The consent decree requires SD1 to pay a civil penalty in the amount of $476,400 and perform $636,000 in supplemental environmental projects (SEPs). The SEPs are to include:
· Funding to extend sewer lines to areas with failing on-site systems and assistance with replacement of failing laterals on private property similar to a program in other areas of the state called PRIDE (Personal Responsibility In a Desirable Environment)
· Providing funding to assist the Northern Kentucky County Conservancies (Campbell, Boone and Kenton Counties) with projects advancing water quality goals and protecting area water quality
· Providing funding to the Banklick Watershed Council and Licking River Watershed Watch Project that will be used toward the monitoring and analysis of water quality of local streams
· Increasing public awareness and knowledge regarding water quality issues through the expansion of educational opportunities at the District’s Public Service Park
· Providing funding to Split Rock Wild Conservation Kentucky Inc. to support environmental efforts within the Woolper Creek watershed
This consent decree, and one filed last April for the Louisville area, effectively puts in process plans to address 68 percent of Kentucky’s CSOs and SSOs.
"CSOs, which can dump untreated sewage and industrial waste into Kentucky’s scenic rivers, have caused significant water quality damage to our most important natural resource," said LaJuana S. Wilcher, EPPC secretary. "Kentucky is attacking these discharges in a comprehensive, systematic fashion. Soon every city and town in the state with CSOs will have a plan to address these overflows."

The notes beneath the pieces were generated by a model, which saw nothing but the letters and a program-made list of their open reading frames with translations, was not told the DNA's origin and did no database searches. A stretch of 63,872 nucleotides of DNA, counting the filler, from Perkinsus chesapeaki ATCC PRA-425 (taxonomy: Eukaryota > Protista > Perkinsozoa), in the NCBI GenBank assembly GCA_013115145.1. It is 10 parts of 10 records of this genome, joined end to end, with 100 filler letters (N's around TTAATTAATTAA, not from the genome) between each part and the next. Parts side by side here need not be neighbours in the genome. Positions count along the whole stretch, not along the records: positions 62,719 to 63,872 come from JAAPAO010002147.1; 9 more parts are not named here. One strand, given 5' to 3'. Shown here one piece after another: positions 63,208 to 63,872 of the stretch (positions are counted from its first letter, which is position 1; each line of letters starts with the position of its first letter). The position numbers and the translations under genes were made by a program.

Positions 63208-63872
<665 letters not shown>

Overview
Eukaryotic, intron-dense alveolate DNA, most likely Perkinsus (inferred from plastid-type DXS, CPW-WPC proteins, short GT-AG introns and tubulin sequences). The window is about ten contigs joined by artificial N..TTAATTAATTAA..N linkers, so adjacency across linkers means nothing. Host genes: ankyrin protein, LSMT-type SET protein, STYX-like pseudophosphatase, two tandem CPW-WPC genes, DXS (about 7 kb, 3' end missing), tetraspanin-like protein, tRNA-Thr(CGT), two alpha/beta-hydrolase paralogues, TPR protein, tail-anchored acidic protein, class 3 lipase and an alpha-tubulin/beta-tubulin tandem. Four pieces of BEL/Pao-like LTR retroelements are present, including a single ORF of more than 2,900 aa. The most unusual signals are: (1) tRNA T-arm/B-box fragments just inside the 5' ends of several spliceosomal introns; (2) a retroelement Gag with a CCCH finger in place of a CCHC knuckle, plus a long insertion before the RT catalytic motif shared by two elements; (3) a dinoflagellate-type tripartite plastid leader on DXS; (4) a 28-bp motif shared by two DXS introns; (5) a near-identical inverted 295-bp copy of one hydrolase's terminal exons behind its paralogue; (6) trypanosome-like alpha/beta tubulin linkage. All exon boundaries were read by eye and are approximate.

The public will have 30 days to comment on the agreement after it is published in the Federal Register.
Sanitation District No. 1 is responsible for the collection and treatment of Northern Kentucky's wastewater, as well as regional storm water management. The District serves 33 communities in Boone, Campbell, and Kenton counties of Northern Kentucky. The District's sanitary sewer system and storm water service area covers approximately 218 square miles, producing more than 90,000 sanitary and storm customer accounts. The District owns, operates and maintains over 1,270 miles of separate sanitary sewers, 230 miles of combined sanitary sewers, one major wastewater treatment plant (Dry Creek Wastewater Treatment Plant), eight small treatment plants, 128 pump stations and 15 flood pump stations.